4. https://loopvids.s3.amazonaws.com/July12Post.mp4 There's an interesting movie called, "Chef." It's got tons of big name actors. The main character is played by a guy known more for producing all the Marvel superhero movies. In the movie, the main character was a chef. But he wanted to create really high quality food. His boss wanted him to create commercially viable, high quality food. Right off the bat this sounds like a metaphor for the dudes own life. Maybe he always wanted to produce deep emotional classics, but he found himself producing shallow but highly profitable superhero movies. Anyhow, he has a disagreement with his boss (Dustin Hoffman), and quits. Then his buddy shows up, and says he's got an idea. Why don't we buy a "taco truck?" Another name for these things is a "roach coach." Anyhow, the rest of the movie was an enjoyable "feel good" movie about this chef, his son, and his buddy. On a road trip across America, selling food to folks out of his "taco truck." His kid would tweet where they would be next, and a crowd of raving fans would be waiting. It was a good movie. I enjoyed watching it. But something was a bit "off" about it. So I read a bunch of other opinions to see if online folks agreed. And I found that yes, most people enjoyed it, but it was missing something. Finally I figured it out. There was very little conflict. As soon as a problem popped up, a solution just kind of showed up. So it was enjoyable to watch, but not MOVING. What, exactly, does that description mean? What does it mean when a book, or a movie, a comic book, a song or a story related to us by a friend, "moves" us? What, exactly is moving? Our emotions. And just from happy to a different kind of happy to yet another different kind of happy. That's kind of what the roach coach movie was about it. We need ALL the emotions. And in a believable way. We need to feel fear, worry, anxiety, deep emotional loss, sadness, anger, and hopefully, triumph of some kind at the end. A study was done by a kajillion different fictional novels. By some kind of super computer. The plots were similar on one VERY profound way. Every time something good happened, something bad happened. The characters solved or otherwise got over the bad thing, and experienced a good thing. Just like in music. Resonance - dissonance - resonance. Chord - discord - chord. The most common story structure is the hero's journey. The entire story leads up to a MASSIVE show down. Good buy vs. bad guy. Not always people. Often situations, inner struggles, but the structure is the same. A long build up, a final battle and a victorious hero. Why do we like this kind of structure? It resonates with our ideal life. We all struggle. We all face obstacles. Every single day. There's two responses to this. The roach coach response, where we pretend there ARE no obstacles. Or the heroic response. Where we embrace the obstacles. Do battle with them. And conquer them. Get Started: https://mindpersuasion.com/obstacle-obliteration/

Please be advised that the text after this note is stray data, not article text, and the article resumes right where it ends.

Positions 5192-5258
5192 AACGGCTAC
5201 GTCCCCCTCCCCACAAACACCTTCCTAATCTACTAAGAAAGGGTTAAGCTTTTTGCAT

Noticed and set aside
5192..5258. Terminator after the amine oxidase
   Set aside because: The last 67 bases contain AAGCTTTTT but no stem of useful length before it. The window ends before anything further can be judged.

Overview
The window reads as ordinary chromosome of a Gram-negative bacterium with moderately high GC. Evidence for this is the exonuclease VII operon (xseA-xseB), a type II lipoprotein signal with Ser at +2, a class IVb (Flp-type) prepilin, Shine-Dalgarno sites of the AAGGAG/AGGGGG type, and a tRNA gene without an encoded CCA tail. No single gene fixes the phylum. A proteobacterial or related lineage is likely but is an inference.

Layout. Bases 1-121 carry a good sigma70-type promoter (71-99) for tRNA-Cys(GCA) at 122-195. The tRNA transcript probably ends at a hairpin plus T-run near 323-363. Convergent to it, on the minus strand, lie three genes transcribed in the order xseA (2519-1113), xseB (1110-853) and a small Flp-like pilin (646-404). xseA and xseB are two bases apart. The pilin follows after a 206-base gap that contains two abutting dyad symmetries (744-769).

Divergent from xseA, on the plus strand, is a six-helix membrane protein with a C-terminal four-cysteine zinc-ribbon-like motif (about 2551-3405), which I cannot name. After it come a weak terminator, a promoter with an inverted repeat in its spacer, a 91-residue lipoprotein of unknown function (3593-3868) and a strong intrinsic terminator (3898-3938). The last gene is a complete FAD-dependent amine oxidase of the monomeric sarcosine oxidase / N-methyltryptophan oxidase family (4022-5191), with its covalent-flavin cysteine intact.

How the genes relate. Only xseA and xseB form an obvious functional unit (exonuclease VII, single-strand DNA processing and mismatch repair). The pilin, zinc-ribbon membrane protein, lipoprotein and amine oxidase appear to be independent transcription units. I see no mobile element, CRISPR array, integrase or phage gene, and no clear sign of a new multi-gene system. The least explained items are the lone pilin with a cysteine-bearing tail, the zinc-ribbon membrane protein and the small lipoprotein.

5. https://loopvids.s3.amazonaws.com/July10Post.mp4 Humans are incredible complex creatures. About two million years ago, we discovered fire. And this changed everything. Before fire, we had to hunt like every other animal. Find something to eat, and chase it until we caught it. One theory is that this strategy is why we developed sweaty, hairless bodies and arched feet. Arched feet so we could run long distances without messing up our knees and hips. Sweaty, hairless bodies so we could bleed off body heat. The only way animals can get rid of body heat is to stop and pant. (Or maybe jump into a river) But since we can sweat, we run really slowly, for a LONG TIME. Animals can sprint, but not very far. They'll have to stop and pant, to get rid of body heat. This gave us an advantage over animals, but it was only a PHYSICAL advantage. Running after a deer for a couple hours until you finally caught it didn't require any brainpower. Fire changed all that. For one, fire was the first time we could purposely use, and direct, energy OUTSIDE of our body. And this helped us to hunt. The pre-historical quarterback would call the plays. Send a bunch of guys to the far end of the forest. Send your best spear throwers on the other end of the forest. The first guys would light the forest on fire. The animals would run away from the fire. Toward the waiting spear throwers. This happened about two million years ago. That's also when our brains started growing really fast. Before, it was essentially a running contest. The longest, most endurance, runners survived. But with fire, came strategizing. Testing the wind, guessing what kinds of animals were in the forest, AND being able to communicate what WOULD happen. It's one thing to talk about what we can SEE. "See that animal over there? Run after it, catch it, kill it, bring it back." It takes WAY more brain power to talk about what MIGHT happen. To think about all the things that might go wrong. And to communicate possible ways to OVERCOME those things that might go wrong. Whoever could do this the BEST, was the leader or the tribe. And the leader of the tribe would get the most sex, and have the most kids. This went on for two million years. And because of this ABSTRACT THINKING contest, this STRATEGIZING CONTEST, our brains tripled in size. And this strategy is STILL with us today. Look out into the world. Figure out what you want. Think of all the ways to get it. Think of all the possible obstacles that might pop up. Choose the best ones, and GET IT. Learn More: https://mindpersuasion.com/obstacle-obliteration/
  6. https://mindpersuasion.com/upper-management/